All about Costa Rica
26 Aug 2014 | From Paola of Costa Rica
I got this lovely two-page letter from Paola. Both sides of the paper are completely written with greetings and things and stories about her and her beautiful country, Costa Rica.
Paola works as an Interior Designer who enjoys solitude and the stillness of things in this rather crazy and fast-changing world. A wanderlust flowing in every inch of her, she likes meeting people, having new adventures and challenges, interacting with the environment, and analyzing how our consciousness is expanded and renewed as we do all these.
She thinks highly of her country. Though she revealed there was a time when she didn't like her country at all. All changed after she traveled around the world and gained new perspectives. Every country has its beauty and flaws.
Costa Rica, according to her, is a small country in Central America with only a population of 4 million 5 hundred. You can actually see the entire Costa Rica in two weeks staying in different places. You can travel in one border to the other in two days. Costa Rica is known for its progressive environmental policies, being the only country to meet all five criteria established to measure environmental sustainability. Once a backwater colony, since attaining independence in the 19th century, Costa Rica has become one of the most stable, prosperous, and progressive nations in Latin America.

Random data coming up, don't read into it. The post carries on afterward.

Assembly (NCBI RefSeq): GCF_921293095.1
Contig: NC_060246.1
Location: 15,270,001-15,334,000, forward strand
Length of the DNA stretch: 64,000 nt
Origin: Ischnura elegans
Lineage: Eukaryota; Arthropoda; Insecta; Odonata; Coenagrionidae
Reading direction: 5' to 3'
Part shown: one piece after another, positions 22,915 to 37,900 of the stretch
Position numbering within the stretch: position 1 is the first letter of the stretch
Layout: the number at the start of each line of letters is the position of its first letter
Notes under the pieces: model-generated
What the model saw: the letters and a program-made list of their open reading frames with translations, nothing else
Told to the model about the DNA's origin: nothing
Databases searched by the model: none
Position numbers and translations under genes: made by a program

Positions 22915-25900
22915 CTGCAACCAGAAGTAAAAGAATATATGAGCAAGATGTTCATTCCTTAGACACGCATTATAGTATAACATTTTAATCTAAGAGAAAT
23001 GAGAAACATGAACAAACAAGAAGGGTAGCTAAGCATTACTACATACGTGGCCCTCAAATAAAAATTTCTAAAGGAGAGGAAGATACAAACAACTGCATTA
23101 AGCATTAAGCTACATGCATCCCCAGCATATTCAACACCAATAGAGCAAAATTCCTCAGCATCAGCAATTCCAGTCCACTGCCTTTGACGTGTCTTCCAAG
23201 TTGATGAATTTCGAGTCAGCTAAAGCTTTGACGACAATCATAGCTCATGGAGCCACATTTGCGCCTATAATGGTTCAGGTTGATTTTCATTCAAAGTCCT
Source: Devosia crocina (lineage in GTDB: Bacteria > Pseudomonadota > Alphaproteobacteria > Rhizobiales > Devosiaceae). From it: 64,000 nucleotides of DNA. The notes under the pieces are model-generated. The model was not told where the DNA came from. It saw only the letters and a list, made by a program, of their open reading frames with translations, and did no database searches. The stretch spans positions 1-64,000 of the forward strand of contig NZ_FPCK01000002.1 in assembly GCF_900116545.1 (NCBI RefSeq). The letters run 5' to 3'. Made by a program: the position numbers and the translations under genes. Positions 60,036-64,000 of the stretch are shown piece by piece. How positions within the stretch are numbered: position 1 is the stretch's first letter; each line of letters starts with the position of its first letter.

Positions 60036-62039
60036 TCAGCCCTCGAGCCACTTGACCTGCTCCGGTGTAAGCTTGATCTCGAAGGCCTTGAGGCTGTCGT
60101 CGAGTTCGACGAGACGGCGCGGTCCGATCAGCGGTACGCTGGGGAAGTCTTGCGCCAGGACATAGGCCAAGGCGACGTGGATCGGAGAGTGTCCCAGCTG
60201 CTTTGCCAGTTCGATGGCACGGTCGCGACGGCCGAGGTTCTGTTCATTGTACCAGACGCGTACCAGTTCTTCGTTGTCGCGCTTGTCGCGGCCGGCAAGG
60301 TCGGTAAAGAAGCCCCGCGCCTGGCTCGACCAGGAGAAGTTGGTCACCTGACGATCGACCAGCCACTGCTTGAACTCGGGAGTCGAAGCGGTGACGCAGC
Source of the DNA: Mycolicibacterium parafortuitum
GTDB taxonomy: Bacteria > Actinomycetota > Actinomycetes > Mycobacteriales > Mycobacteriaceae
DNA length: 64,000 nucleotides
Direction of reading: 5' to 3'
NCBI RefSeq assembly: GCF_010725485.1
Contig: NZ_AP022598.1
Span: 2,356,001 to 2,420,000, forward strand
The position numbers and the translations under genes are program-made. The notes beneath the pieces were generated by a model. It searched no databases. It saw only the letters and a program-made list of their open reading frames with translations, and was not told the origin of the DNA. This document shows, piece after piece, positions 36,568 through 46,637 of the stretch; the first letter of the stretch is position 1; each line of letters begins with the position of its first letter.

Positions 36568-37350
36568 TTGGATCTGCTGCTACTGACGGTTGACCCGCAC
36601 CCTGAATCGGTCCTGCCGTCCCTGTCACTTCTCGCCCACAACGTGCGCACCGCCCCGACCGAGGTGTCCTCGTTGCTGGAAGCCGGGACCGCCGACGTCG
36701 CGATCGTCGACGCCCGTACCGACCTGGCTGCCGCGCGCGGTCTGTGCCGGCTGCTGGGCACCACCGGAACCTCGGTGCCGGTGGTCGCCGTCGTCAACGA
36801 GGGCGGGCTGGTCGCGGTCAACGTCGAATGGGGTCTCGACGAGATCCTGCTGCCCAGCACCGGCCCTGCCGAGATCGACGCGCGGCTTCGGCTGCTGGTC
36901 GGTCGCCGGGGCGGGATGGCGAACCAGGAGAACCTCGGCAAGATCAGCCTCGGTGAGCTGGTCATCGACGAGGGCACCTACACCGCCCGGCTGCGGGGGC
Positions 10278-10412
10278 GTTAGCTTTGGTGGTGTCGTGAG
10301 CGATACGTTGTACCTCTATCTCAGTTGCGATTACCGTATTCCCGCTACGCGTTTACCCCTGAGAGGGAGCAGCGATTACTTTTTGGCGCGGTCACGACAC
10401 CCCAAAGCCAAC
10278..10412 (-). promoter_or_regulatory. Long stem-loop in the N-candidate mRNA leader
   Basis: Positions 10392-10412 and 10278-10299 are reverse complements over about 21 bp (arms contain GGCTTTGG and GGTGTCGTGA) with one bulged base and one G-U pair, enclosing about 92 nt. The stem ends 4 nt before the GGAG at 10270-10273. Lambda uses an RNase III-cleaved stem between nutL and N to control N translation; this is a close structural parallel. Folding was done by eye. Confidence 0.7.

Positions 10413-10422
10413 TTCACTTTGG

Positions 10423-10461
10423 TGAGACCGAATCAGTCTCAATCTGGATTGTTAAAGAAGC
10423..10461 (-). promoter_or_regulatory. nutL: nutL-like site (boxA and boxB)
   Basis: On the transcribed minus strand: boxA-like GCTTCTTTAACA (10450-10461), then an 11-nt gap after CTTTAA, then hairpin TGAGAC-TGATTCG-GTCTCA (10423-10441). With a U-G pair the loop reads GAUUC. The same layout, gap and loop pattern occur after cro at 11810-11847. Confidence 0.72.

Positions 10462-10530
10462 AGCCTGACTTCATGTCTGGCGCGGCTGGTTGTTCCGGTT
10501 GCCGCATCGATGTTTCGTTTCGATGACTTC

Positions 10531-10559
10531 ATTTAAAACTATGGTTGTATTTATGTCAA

The things she loves most about Costa Rica are its diversity in flora and fauna, its summer and rainy seasons, the beautiful beaches, inredible mountains and volcanoes, the fruits and grains, and the friendliness of its people. Costa Rica have no military army. They don't have wars, people are kind and friendly, and a lot safer to live in compared to other Central American nations. Its capital city, San Jose, which she described as dirty, disorganized, and chaotic, is almost entirely European influenced. It is the sixth most important destination in Latin America and ranked 15th in the world’s fastest growing destination cities by visitor cross-border spending.
She shared to me a typical phrase Costa Ricans normally use: "Pura vida". It means "pure life". Everything is fine, relax, going with the flow, slow down, enjoy, take your time... When asked "How are you?", they will probably reply with "Pura vida" - everything is fine and good.